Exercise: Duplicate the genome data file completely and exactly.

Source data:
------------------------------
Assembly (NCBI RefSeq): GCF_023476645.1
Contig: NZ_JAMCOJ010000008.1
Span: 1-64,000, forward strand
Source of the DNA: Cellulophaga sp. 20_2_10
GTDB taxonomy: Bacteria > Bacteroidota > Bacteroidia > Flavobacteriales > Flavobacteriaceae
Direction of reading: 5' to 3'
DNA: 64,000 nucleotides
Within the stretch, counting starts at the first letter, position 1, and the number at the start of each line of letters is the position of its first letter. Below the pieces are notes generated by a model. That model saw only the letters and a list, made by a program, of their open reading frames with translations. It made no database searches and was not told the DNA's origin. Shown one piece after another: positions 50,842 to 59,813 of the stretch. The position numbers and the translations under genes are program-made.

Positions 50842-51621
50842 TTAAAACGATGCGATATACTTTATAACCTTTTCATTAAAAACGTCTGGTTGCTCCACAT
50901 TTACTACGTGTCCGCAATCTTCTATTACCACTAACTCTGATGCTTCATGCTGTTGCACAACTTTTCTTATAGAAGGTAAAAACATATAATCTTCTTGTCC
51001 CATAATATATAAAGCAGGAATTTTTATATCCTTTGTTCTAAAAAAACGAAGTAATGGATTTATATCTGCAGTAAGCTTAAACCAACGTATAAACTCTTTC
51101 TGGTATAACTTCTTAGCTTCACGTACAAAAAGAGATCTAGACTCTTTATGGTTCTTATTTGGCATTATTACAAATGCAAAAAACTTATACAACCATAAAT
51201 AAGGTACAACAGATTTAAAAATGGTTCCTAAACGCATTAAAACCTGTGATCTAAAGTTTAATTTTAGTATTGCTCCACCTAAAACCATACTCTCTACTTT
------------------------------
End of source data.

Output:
Assembly (NCBI RefSeq): GCF_023476645.1
Contig: NZ_JAMCOJ010000008.1
Span: 1-64,000, forward strand
Source of the DNA: Cellulophaga sp. 20_2_10
GTDB taxonomy: Bacteria > Bacteroidota > Bacteroidia > Flavobacteriales > Flavobacteriaceae
Direction of reading: 5' to 3'
DNA: 64,000 nucleotides
Within the stretch, counting starts at the first letter, position 1, and the number at the start of each line of letters is the position of its first letter. Below the pieces are notes generated by a model. That model saw only the letters and a list, made by a program, of their open reading frames with translations. It made no database searches and was not told the DNA's origin. Shown one piece after another: positions 50,842 to 59,813 of the stretch. The position numbers and the translations under genes are program-made.

Positions 50842-51621
50842 TTAAAACGATGCGATATACTTTATAACCTTTTCATTAAAAACGTCTGGTTGCTCCACAT
50901 TTACTACGTGTCCGCAATCTTCTATTACCACTAACTCTGATGCTTCATGCTGTTGCACAACTTTTCTTATAGAAGGTAAAAACATATAATCTTCTTGTCC
51001 CATAATATATAAAGCAGGAATTTTTATATCCTTTGTTCTAAAAAAACGAAGTAATGGATTTATATCTGCAGTAAGCTTAAACCAACGTATAAACTCTTTC
51101 TGGTATAACTTCTTAGCTTCACGTACAAAAAGAGATCTAGACTCTTTATGGTTCTTATTTGGCATTATTACAAATGCAAAAAACTTATACAACCATAAAT
51201 AAGGTACAACAGATTTAAAAATGGTTCCTAAACGCATTAAAACCTGTGATCTAAAGTTTAATTTTAGTATTGCTCCACCTAAAACCATACTCTCTACTTT